Losing her religion

Mary DeTurris relates in a two-part post (here and here) her growing disillusionment with the Catholic Church’s liturgy and her increasingly inability to put up with its foibles. There’s a lot to sympathize with and a little to criticize in Ms. DeTurris’ posts. She is bored by bad homilies (a complaint shared by a few Orthosphere writers), for instance, but it’s not the average parish priest’s fault that the Pauline lectionary stinks and has the effect of reducing the proclamation of the Word from a theophanic encounter with the Word incarnate to a dry undergraduate exegesis lecture. (Compare crummy diocesan parish homilies to the truly exceptional ones given by Traditionalist priests, who are not tied to the mast of a purely and exclusively didactic lectionary).* And she is alienated by the near-absent community life of her parish, but evidently doesn’t feel the need to take any steps to ameliorate it, as if community life is something that can only be handed down ex cathedra by the hierarchy, as if the laity are not itself members of the body of Christ. (EDIT: And one absolutely must not take seriously her suggestion to withhold support from the Church, i.e., to neglect our duties in a grave matter).

Still, she’s on to something, especially when she writes:

When I go to church and nothing – from the six-verse processional dirge to the poor sound system to the inane homilies to the complete lack of community – seems to feed me, well, I tend to ask myself one question, “If I were coming to this church for the very first time, if I were a non-Catholic thinking about becoming a Catholic, would I ever come back?” And nine times out of ten, the answer is a resounding NO!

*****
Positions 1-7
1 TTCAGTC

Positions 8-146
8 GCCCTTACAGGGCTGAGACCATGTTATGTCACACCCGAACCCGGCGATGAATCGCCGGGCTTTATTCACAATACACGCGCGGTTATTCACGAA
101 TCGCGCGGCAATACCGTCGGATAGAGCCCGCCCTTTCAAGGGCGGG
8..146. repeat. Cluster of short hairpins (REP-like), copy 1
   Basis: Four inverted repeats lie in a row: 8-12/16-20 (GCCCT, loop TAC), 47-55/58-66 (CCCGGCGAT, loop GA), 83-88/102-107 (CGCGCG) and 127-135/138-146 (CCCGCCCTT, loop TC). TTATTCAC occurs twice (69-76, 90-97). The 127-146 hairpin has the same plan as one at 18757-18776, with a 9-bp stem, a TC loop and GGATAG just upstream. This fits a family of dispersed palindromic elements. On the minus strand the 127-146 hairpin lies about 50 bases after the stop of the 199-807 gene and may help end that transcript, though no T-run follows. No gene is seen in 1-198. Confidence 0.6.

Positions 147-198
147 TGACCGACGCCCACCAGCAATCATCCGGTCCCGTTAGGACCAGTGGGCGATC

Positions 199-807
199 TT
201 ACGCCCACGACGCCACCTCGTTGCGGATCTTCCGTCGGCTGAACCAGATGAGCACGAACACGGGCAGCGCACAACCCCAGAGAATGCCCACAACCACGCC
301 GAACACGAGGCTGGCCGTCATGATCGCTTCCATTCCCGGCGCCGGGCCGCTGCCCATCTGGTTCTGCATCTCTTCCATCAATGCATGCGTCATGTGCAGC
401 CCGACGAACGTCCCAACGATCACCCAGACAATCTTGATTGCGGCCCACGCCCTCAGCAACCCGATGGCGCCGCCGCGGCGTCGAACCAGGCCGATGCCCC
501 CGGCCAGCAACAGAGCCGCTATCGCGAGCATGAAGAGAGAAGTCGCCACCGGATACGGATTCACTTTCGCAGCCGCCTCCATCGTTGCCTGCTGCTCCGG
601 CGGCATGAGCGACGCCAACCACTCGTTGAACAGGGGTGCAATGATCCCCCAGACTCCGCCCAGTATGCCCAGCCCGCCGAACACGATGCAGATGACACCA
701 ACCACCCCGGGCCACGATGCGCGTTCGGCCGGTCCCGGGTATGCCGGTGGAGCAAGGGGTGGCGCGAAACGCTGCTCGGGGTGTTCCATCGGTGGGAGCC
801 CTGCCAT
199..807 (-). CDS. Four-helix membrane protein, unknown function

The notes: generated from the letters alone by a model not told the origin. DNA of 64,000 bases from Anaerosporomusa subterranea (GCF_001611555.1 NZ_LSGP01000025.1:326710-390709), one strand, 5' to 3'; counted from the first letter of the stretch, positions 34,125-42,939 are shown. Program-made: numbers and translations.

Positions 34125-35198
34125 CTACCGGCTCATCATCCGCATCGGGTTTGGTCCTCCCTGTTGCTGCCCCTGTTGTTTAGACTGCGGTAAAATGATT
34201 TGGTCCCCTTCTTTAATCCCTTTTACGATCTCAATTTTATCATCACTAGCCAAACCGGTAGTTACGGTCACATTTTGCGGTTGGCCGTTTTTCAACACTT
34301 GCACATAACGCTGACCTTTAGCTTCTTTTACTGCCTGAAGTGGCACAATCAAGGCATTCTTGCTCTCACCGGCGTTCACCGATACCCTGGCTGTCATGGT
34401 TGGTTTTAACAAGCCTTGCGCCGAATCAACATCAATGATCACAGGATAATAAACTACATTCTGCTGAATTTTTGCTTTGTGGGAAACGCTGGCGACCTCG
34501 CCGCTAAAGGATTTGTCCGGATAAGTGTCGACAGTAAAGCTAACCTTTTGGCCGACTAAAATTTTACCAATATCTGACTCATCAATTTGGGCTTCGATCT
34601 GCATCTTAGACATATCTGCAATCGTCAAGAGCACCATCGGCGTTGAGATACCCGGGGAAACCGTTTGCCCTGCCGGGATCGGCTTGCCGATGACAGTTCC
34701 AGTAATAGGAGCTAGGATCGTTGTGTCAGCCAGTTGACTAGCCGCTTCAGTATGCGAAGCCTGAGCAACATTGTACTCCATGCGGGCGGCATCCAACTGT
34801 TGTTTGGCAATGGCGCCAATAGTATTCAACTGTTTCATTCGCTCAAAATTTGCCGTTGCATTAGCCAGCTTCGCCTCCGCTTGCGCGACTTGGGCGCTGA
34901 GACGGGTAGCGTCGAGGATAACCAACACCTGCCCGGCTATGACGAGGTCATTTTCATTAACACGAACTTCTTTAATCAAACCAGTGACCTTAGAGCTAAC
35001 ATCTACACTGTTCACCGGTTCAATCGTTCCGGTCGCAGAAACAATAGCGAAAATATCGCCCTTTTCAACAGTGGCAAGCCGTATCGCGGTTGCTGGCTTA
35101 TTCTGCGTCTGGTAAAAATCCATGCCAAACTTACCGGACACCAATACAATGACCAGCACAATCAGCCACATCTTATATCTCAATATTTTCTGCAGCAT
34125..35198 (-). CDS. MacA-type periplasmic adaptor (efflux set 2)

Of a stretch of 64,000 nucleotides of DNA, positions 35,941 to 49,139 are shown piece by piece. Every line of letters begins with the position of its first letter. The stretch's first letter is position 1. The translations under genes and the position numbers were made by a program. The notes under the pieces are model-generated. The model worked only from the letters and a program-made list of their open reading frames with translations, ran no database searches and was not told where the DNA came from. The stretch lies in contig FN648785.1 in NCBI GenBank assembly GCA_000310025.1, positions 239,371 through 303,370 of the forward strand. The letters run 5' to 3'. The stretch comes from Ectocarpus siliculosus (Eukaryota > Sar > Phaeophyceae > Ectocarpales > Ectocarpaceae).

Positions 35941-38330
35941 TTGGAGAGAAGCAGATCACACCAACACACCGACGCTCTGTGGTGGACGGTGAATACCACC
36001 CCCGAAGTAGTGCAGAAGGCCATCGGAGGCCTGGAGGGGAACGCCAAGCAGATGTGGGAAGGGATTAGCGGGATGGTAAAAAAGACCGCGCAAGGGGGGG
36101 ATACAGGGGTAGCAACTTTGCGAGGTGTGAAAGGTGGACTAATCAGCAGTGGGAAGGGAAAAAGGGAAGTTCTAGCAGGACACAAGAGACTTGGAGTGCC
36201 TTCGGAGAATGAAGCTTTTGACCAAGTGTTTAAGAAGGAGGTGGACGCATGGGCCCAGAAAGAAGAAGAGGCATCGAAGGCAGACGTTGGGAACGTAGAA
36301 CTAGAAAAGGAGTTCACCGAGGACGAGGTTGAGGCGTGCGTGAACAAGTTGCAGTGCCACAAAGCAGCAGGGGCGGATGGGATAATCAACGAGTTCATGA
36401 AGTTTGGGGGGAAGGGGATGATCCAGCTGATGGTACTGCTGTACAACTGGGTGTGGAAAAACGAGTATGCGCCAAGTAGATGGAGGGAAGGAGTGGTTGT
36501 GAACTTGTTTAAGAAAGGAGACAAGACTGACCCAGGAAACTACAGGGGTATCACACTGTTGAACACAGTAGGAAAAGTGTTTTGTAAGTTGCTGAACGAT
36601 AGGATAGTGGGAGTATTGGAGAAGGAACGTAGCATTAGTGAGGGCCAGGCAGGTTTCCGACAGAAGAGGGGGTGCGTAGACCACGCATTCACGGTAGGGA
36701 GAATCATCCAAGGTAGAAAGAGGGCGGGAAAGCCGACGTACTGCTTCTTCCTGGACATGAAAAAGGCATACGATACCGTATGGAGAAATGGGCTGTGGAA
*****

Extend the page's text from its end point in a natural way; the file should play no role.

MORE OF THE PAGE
She’s right, and I know, because I’ve been in that position. A year or so before my conversion I attended my first Mass at an awful, ugly, white marble, fish-shaped church in exurban West Virginia and walked away so annoyed and alienated by its sickeningly self-referential character that I never would have believed I would soon convert. My more emotive friends sometimes marvel that my conversion was so intellectually and academically motivated but, really, what else would there be to appeal to me? To anyone? Who is converted by a guitar-strumming Elvis impersonator wailing “Gather Us In” or a 25-minute lecture in broken Spanglish about how God wants you to feel good about yourself? There’s very little that’s superficially or obviously good, interesting, or engaging in the postconciliar liturgy to recommend Catholicism to someone not born into it.

I was especially moved when she wrote the following:

Some who don’t know me very well — or at all — assumed (wrongly) that one or two bad homilies had sent me running. All that matters is the Eucharist, they said. And, I’ll give you this, the only reason I stayed seated in that church this weekend is because of the Eucharist. I would have been out the door before the homily was even close to over if not for that, but are we really going to pretend that the Word doesn’t matter?